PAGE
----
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# Giant Optical Magnifying Glasses in space found

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posted on Jul, 28 2011 @ 12:27 AM

In general, in order to have a focal point at the center of mass, the mass would have to bend light into itself...which would make it a black hole.

The only way I can think of to get a focal point at the center of the mass without forming a black hole is to have a spherically hollow lens which focuses the light to its center. But, then, the method of lensing in that case wouldn't be gravitational, it would have to be purely optical, as a spherically hollow mass will not cause gravitational lensing within itself.

Also...I did some very rough calculations using the equations I worked out, and I can say that, given a sufficiently deflective gravitational lense (that is, one that bends light enough to form a focal point, but not so much that it forms a black hole), and given a sufficiently luminous light source, it certainly is possible to have a focal point capable of melting rock, possibly even instantaneously. My first calculation gave a melting time on the order of about a second or so using a light source with the luminosity of the Sun... but that would require an almost perfectly efficient lens.

posted on Jul, 28 2011 @ 04:38 AM

Originally posted by XPLodER

you know if giant space ants attack from the other side of the galaxy
we could defend ourselves
xploder

It's interesting you think aliens look like ants. Think about ants for a moment. Think about what type of creature would find earth. Think about a creature that can make its way into your house even tho you sprayed and had all your windows closed, because your daughter spilled a little Kool-aid on the floor.

Good news for us, ants are stupid. We prolly stole some of their technology.

LOL

posted on Jul, 28 2011 @ 04:54 AM

I see it too.
It remains to be determined if the optical distortion is due to the object being photographed or the limitations of the telescope used to take the picture. For instance if taken by hubble, we could be seeing brush strokes on the polymer finish of the lense itself. But either way. The distribution of focal points is similar.

David Grouchy

posted on Jul, 28 2011 @ 07:14 AM

posted on Jul, 28 2011 @ 07:52 AM

Originally posted by davidgrouchy

I see it too.
It remains to be determined if the optical distortion is due to the object being photographed or the limitations of the telescope used to take the picture. For instance if taken by hubble, we could be seeing brush strokes on the polymer finish of the lense itself. But either way. The distribution of focal points is similar.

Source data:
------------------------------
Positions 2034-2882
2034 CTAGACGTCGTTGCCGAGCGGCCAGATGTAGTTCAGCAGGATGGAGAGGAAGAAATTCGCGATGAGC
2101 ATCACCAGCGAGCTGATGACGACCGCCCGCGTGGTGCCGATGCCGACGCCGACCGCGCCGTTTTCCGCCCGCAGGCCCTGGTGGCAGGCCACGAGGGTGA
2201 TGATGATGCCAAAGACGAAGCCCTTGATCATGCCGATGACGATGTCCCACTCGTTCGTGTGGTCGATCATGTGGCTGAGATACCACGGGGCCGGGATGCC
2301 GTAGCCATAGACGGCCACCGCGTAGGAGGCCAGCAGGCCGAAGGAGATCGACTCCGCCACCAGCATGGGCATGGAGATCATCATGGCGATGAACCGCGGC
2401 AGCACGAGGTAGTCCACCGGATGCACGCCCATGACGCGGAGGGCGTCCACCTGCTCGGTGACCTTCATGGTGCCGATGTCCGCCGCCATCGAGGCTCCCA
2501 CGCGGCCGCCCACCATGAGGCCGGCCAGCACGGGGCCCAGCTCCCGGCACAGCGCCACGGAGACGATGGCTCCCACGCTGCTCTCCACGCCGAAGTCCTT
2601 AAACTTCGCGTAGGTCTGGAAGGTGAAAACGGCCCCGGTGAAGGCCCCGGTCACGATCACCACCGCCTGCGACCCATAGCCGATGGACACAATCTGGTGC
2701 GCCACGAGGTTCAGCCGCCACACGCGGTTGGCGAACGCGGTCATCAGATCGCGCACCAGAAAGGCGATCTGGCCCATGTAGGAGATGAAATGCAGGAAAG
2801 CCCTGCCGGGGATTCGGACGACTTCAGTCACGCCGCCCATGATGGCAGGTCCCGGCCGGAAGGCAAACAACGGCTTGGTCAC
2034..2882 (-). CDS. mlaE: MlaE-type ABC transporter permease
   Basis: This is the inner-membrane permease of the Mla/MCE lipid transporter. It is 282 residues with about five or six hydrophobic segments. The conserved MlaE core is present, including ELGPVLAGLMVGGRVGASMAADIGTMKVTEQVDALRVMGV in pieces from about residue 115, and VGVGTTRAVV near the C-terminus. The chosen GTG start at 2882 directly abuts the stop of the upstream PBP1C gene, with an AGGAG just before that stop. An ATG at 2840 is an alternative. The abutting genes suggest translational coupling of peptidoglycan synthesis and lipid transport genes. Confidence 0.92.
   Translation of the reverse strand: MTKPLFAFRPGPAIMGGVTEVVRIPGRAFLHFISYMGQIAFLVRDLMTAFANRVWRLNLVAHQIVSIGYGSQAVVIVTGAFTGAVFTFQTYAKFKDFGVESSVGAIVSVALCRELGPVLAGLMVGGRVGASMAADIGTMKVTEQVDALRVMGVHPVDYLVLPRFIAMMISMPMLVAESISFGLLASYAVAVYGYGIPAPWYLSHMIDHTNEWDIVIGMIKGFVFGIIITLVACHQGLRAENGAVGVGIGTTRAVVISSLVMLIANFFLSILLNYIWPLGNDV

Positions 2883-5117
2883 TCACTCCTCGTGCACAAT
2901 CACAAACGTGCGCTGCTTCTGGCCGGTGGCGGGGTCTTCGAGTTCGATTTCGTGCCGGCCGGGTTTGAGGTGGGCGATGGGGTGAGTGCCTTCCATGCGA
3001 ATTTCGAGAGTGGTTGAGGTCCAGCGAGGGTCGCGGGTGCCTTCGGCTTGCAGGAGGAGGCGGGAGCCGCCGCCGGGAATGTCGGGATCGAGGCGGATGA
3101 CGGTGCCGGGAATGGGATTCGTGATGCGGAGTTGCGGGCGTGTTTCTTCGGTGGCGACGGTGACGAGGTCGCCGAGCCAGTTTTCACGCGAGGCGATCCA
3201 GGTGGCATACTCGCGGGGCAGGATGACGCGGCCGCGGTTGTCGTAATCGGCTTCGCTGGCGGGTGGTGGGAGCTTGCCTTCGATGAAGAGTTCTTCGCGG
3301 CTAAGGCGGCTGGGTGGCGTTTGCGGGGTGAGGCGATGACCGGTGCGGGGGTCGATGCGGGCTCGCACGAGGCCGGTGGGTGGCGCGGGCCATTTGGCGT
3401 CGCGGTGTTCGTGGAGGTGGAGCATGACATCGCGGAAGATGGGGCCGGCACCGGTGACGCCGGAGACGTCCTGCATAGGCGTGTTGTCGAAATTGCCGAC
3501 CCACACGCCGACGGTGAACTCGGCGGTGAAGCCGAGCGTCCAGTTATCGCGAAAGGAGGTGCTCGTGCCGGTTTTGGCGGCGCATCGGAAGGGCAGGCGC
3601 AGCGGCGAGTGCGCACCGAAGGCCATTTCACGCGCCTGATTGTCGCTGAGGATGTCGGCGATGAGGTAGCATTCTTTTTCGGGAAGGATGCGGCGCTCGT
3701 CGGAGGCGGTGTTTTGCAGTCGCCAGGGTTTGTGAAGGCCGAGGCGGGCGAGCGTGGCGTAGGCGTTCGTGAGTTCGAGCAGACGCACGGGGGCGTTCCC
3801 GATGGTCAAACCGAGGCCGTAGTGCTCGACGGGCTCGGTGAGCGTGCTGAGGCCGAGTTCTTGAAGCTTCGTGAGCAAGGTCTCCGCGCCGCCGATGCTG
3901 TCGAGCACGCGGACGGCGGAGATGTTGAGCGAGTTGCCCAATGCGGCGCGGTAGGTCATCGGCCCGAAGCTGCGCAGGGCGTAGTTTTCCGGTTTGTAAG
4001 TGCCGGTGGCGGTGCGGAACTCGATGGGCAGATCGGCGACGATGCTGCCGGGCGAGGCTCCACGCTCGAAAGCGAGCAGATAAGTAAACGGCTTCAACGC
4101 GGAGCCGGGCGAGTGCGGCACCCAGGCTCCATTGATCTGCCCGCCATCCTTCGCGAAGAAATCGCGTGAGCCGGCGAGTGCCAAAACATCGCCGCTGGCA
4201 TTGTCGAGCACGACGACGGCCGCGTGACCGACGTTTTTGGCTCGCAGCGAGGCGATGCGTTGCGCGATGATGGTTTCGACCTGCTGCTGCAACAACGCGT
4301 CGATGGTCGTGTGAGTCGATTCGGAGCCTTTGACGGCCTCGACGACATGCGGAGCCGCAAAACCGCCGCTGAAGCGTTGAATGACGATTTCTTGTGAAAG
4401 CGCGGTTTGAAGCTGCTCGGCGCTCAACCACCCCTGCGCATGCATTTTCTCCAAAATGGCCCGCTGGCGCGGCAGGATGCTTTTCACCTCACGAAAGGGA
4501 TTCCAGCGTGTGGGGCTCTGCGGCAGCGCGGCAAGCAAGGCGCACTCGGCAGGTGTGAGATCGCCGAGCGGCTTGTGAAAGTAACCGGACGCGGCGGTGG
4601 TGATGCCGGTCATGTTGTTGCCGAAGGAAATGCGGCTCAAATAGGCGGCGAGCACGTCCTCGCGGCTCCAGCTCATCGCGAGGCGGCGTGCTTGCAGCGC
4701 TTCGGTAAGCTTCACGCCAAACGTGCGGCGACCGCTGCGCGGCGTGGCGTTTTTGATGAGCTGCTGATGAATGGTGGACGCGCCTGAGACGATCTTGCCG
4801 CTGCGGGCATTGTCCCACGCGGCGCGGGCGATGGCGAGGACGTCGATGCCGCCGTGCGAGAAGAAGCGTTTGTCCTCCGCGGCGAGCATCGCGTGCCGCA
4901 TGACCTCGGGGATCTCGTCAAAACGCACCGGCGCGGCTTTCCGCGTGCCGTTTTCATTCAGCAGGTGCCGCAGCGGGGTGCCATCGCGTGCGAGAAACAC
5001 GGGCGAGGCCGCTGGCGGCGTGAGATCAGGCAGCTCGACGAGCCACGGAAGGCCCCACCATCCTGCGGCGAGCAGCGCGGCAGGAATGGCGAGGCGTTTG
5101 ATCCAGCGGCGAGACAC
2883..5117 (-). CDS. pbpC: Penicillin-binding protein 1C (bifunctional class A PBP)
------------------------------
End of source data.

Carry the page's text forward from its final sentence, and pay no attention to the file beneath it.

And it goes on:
David Grouchy

There's not really a distortion in that image unless I'm missing what you're referring to. It's 2 galaxies with one that blasted through the middle of the other at a nearly perpendicular angle.

I would post a link to a recent UniverseToday article where they actually use this picture when talking about how it could represent how ring galaxies are formed from specific gravitational interaction on a spiral galaxy, but UT is currently down as far as I can tell and I don't remember the article they used as their source. The effect I believe you guys are pointing to as an example is just the spiral galaxy the other crossed through. I believe the person who posted the pic was aware of that though as they said it is a gravitational example.

To the question about the focal points...while I'm sure you could make one that would vaporize rock using the Sun, you have to keep in mind that the amount of light we get from these galaxies is no where even in the ballpark of that. Most images of distant galaxies are made from fairly long exposures in order to collect enough light to be able to actually see something. I don't even think you could focus the light from the full Moon to accomplish much, and it's probably the 2nd brightest celestial object next to the Sun on Earth(and is really just reflected light from the Sun anyway.)

What gravitational lensing is really good for is to get a better view of some things that would otherwise be too distant to see much with our current telescopes, though it would be interesting to be wrong.

posted on Jul, 28 2011 @ 10:51 AM

I just calculated at what distance from our Sun a light source would have to be in order to give a focal point at the Earth's location. That distance is a mere 726,327,289 m, or about 0.0048552 AU. In other words, not even twice the distance from the Earth to the Moon. Taking into account the radius of the Sun, that means that the light source must be just 30,827 km (19,155 mi) from the Sun's surface, on the side of the Sun directly opposite the Earth.

In order for the light from such an object to focus efficiently, it much be a compact light source...and, therefore, it must be extremely small and extremely bright.

Given these conditions, the resultant focal point would be located at the Earth's location.